H Pylori Infection

Helicobacter pylori is one of the most prevalent bacteria in our civilized society. In fact, different estimates report that H pylori infection is present in anywhere from 20%-50% of the world’s population.

Below, you will find out how we get this infection, what the symptoms of for Helicobacter pylori infection are, and what the available treatment options are.

Transmission of H Pylori Infection

Despite its prevalence, we still do not have a good idea of how H pylori is transferred from person to person. Like many other gastrointestinal infections, contaminated food and water is the number one suspect.

However, drawing any definitive conclusions about the transmission of H pylori infection from food is not likely to occur any time soon. This is because the symptoms of H pylori range from non-existent to mild and it can take quite a long time to incubate.

In other words, even if a group of people were all to catch a Helicobacter pylori infection from contaminated food at a local restaurant, no one would ever know, because people usually do not realize they are infected until they develop stomach ulcer symptoms.

Advances in the area would be very beneficial for reducing the rate of getting stomach ulcers.

Symptoms of H Pylori Infection

As alluded to earlier, most people have no idea whether they are infected or not until they get an ulcer.

Of those that do have an infection, symptoms tend to resemble gastritis, which is basically generalized upper digestive tract inflammation. This could be burning stomach pain, stomach aches in general, loss of appetite, and general nausea.

In short, it is really hard to tell if you have H pylori based off symptoms alone. Fortunately, testing can be done to check for H pylori infection.


There are several different tests that are frequently done to check for Helicobacter pylori infection. First off, no test is 100% accurate, but among the available test, biopsy and the breath test appear to be the most accurate.

Biopsy involves taking a small tissue sample from the suspected area and examining the cells to check for infection. As you can imagine, it is extremely invasive and usually reserved when there is a suspected ulcer that is resistant to treatment.

Alternatively, a “breath test” can be used, which is a non-invasive test. This involves the patient drinking a fluid and then breathing into a specialized reader.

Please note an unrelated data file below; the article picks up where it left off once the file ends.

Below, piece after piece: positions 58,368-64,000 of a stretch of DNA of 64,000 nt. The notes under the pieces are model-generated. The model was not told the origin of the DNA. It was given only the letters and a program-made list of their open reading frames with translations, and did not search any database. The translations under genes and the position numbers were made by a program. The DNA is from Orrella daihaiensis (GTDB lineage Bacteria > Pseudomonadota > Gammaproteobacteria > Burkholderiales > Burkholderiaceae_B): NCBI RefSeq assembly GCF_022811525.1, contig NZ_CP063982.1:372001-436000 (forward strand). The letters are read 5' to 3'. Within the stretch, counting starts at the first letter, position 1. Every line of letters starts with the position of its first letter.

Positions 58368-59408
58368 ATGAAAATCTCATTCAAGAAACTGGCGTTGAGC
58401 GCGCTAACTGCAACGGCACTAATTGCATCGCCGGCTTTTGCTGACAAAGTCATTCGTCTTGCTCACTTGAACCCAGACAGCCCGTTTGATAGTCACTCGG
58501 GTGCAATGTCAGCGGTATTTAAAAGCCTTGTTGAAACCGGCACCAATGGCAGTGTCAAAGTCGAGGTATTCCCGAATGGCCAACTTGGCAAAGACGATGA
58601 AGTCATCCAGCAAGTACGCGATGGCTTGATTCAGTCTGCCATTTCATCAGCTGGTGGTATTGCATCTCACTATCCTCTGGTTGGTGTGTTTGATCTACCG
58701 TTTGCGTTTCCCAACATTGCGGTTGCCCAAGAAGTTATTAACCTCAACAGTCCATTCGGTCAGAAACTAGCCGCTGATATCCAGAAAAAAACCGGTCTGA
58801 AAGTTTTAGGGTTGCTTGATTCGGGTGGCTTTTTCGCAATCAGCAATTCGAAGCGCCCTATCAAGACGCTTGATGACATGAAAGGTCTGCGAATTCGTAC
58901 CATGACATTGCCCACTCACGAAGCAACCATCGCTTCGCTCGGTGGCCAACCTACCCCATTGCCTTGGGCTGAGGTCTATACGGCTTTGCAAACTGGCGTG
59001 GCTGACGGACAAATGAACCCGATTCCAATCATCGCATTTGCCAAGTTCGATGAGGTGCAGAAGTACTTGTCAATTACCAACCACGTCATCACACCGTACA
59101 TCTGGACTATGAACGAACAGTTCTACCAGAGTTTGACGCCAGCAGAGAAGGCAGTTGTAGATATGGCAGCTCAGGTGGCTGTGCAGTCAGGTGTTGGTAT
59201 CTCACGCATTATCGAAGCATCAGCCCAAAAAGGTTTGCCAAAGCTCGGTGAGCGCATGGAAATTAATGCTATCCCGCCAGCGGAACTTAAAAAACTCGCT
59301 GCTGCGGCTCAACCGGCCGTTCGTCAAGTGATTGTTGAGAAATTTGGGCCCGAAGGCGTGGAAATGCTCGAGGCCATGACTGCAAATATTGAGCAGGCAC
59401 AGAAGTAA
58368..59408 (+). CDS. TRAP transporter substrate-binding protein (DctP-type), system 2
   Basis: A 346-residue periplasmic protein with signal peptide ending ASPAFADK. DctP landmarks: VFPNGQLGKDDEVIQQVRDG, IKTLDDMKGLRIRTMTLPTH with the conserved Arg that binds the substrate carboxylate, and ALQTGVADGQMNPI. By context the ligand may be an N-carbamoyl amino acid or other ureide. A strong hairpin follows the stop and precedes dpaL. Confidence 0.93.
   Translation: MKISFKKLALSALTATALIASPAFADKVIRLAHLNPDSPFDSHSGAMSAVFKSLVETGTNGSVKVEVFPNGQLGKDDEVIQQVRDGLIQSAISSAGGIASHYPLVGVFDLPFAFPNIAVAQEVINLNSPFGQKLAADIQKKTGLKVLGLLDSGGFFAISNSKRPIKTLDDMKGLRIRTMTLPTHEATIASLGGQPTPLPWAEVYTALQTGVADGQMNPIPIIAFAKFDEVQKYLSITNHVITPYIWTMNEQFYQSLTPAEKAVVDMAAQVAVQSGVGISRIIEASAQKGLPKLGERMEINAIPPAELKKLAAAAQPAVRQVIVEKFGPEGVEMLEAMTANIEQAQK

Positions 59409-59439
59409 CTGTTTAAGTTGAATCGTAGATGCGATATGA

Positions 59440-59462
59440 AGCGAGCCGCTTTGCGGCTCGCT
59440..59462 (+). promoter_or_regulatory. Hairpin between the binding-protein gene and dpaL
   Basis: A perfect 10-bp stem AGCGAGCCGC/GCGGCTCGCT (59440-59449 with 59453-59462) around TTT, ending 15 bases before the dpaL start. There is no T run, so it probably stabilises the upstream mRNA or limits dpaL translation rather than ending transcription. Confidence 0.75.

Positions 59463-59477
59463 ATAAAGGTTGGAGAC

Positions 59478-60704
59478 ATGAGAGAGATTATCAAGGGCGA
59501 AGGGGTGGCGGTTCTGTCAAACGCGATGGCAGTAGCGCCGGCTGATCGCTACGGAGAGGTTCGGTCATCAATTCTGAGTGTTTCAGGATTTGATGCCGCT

H pylori digests this fluid and releases a gas during the digestion process. Specialized equipment can then monitor levels of this gas to check for infection. While not 100% accurate, it is improving to the point where it is becoming a regularly used test. This method will only improve as technology gets better.

  • For more information on these diagnostic tests and other possible options, see our H pylori test article.


Since H pylori is a bacteria, it can be treated with simple antibiotics – nothing fancy required. Since some strains are resistant, frequently a course two different antibiotics are given at the same time to be safe.

Preventing Chronicity

The biggest problem of H pylori is not an acute infection but a chronic one. Chronic infections are what ultimately lead to ulcers and even stomach cancer.

If you are diagnosed with H pylori, consider the following in addition to your prescribed treatment plan:

  • Modifying lifestyle factors; try to quit smoking and reduce alcohol consumption to improve your digestive health.
  • Regularly eat fruits and vegetables; broccoli in particular has been linked to the suppression of H pylori.
  • Supplement with vitamin D, vitamin C, and zinc; these three nutrients have been linked to improved function of the immune system.

Remember that these homeopathic remedies are not meant to be a replacement for medical treatment for H pylori infection but rather are a nice addition to help prevent Helicobacter pylori infection from reoccurring.

Related posts:

  1. Helicobacter Pylori Gastritis
  2. H Pylori Test
  3. Urea Breath Test
  4. Stomach Ulcer Bacteria – The H Pylori Fact Sheet
  5. H Pylori Blood Tests, Procedures, and Treatments